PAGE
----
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  • About
  • The Global ETD Search service is a free service for researchers to find electronic theses and dissertations. This service is provided by the Networked Digital Library of Theses and Dissertations.
    Our metadata is collected from universities around the world. If you manage a university/consortium/country archive and want to be added, details can be found on the NDLTD website.
1

The invitational attitude of teachers and the culture of teaching and learning

Naidoo, Indira January 2002 (has links)
Submitted in fulfilment of the requirements for the Degree of DOCTOR OF EDUCATION in the Department of Educational Psychology of the Faculty of Education at the University of Zululand, 2002. / The aim of this investigation was to establish the effect of the invitational attitude of teachers on the culture of teaching and learning. This entailed a detailed literature study of the factors affecting the culture of teaching and learning at schools, viz. school related factors, factors in the family and living environment, societal factors and personal characteristics. A further literature study on the invitational attitude of teachers and its effect on the culture of teaching and learning at schools were done. South African education is presently facing major challenges. It is widely recognised that it is essential to transform the apartheid-based system of the past into an egalitarian one. There were imbalances and inequalities amongst separate education departments. The blacks were the most disadvantaged. From the empirical investigation it was concluded that the quality of an education system is more dependent on the attitude of the teachers than any other single factor. The absence of a culture of teaching and learning in schools can be reversed by the inviting attitude of the teachers who by estabhshing a personal relationship, frees the learner to learn and leads him to adulthood. For the purpose of the empirical investigation a prepared questionnaire was administered to 300 grade 12 learners of six secondary schools (two predominately black schools, two predominately coloured schools and two predominately Indian schools). The data obtained from the completed questionnaire were processed and analysed by means of descriptive and inferential statistics. Findings confirmed that the invitational attitude of teachers plays a significant role in promoting the culture of teaching and learning. In conclusion, a summary and findings emanating from the literature study and the descriptive and inferential statistics were presented. Based on these findings the following recommendations were made: ❖ All teachers should be governed by a code of conduct that will prohibit unprofessional disinviting behaviour. ❖ All learners should be governed by a code of conduct that will enhance positive behaviour and attitude towards learning. ❖ Further research must be done regarding the invitational attitude of teachers and its effect on the culture of teaching and learning.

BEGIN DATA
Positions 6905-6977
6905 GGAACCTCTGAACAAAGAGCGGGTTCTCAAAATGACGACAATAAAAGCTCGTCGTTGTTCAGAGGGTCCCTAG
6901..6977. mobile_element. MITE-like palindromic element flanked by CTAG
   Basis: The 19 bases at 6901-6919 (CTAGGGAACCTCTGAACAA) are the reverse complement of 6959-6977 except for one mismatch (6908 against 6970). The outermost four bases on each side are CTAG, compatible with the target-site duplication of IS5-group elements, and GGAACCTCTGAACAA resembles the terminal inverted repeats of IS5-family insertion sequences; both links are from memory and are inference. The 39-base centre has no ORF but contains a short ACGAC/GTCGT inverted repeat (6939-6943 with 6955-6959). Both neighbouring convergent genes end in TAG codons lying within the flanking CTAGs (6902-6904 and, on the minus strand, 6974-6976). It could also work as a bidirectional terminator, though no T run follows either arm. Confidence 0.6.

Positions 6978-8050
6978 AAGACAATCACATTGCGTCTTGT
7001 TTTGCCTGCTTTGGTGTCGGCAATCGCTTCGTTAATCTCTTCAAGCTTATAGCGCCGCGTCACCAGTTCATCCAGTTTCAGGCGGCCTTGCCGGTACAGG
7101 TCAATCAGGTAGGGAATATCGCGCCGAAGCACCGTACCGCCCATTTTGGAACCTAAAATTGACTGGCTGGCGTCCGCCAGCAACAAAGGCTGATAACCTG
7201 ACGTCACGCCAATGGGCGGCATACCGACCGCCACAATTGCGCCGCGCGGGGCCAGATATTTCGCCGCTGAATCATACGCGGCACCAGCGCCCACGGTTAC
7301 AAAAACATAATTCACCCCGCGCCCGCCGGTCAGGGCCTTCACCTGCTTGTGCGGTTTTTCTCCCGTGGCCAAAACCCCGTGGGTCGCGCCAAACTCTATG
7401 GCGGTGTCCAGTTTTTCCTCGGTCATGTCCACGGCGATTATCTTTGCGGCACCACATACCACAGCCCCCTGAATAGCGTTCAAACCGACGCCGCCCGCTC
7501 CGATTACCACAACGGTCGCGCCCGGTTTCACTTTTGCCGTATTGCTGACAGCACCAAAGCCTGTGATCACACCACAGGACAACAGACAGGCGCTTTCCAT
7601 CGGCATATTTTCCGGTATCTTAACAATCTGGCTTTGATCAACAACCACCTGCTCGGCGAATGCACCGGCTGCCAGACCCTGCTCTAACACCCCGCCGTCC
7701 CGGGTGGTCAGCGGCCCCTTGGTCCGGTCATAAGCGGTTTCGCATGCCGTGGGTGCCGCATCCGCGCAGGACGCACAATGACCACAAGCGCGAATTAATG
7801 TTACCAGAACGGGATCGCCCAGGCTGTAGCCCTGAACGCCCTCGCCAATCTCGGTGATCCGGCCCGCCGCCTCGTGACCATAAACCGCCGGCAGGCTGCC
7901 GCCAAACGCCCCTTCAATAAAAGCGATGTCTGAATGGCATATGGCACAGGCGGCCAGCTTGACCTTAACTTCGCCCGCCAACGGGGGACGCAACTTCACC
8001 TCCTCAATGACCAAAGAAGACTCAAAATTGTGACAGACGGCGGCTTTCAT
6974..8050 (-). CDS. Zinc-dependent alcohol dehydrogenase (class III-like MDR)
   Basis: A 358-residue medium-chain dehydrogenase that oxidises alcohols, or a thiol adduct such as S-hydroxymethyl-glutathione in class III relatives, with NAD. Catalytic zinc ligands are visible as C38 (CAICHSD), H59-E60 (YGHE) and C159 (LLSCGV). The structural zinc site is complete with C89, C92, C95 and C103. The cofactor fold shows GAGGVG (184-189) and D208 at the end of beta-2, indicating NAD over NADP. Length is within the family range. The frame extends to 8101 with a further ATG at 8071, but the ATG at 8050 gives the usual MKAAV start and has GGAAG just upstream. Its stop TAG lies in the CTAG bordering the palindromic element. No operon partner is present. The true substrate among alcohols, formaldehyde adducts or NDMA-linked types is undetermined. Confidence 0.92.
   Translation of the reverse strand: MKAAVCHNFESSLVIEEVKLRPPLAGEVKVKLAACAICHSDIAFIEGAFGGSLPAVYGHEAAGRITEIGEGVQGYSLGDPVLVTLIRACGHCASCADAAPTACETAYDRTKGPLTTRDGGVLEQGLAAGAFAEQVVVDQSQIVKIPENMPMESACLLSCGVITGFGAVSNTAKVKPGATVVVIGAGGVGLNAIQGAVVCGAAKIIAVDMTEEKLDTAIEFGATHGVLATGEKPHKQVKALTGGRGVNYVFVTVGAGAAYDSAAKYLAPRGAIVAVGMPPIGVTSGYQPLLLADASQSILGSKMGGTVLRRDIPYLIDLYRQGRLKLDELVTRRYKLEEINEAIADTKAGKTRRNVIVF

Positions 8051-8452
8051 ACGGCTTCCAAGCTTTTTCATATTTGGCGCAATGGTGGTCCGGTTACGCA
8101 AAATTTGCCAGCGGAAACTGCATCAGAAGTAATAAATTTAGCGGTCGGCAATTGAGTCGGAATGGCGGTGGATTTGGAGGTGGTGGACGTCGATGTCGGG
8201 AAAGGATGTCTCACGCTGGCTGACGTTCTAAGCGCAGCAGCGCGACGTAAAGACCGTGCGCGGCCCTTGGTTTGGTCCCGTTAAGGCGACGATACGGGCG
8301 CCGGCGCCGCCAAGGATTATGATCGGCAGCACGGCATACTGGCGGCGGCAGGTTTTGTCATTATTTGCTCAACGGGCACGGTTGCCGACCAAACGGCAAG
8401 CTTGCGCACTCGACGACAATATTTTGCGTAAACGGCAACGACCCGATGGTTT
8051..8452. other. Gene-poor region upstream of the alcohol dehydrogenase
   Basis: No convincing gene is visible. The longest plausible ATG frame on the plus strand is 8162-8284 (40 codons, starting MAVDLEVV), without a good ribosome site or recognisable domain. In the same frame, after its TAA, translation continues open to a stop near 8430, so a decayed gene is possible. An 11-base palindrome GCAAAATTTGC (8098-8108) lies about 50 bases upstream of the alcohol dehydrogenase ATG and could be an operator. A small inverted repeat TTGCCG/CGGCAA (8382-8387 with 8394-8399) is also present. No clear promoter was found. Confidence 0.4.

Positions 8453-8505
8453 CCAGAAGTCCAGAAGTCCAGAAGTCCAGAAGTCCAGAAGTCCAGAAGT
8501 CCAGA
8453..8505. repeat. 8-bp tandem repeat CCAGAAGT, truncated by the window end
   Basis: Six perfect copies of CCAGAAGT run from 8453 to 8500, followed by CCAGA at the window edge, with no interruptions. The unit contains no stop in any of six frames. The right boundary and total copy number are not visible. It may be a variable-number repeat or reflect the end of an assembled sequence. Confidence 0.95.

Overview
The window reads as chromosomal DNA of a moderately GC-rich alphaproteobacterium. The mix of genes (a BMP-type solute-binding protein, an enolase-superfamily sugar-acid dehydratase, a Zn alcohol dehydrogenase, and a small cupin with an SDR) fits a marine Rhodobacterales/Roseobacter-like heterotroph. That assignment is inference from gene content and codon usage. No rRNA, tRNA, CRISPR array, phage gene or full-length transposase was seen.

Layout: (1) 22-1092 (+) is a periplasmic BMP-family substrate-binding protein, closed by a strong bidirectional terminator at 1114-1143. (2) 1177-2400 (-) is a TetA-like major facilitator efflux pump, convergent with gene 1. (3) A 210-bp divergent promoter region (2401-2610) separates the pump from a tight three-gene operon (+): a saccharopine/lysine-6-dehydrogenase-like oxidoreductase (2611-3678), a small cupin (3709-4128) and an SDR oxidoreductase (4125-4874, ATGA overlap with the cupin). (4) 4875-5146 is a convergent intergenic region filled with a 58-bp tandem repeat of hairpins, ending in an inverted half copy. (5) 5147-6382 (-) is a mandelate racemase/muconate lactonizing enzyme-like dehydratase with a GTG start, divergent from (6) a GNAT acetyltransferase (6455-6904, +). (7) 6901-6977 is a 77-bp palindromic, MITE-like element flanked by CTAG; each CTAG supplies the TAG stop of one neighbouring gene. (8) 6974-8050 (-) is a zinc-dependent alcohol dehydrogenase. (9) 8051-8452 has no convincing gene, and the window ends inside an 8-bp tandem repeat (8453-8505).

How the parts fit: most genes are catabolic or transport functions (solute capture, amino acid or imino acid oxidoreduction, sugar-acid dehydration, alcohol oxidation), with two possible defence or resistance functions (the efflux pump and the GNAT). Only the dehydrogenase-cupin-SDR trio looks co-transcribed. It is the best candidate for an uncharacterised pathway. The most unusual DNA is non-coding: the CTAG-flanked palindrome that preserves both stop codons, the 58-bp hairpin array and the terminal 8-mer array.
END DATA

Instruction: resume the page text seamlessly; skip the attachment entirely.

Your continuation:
2

The effect of crime in schools on a culture of teaching and learning

Thabethe, Bhekumuzi Muzingendoda January 2010 (has links)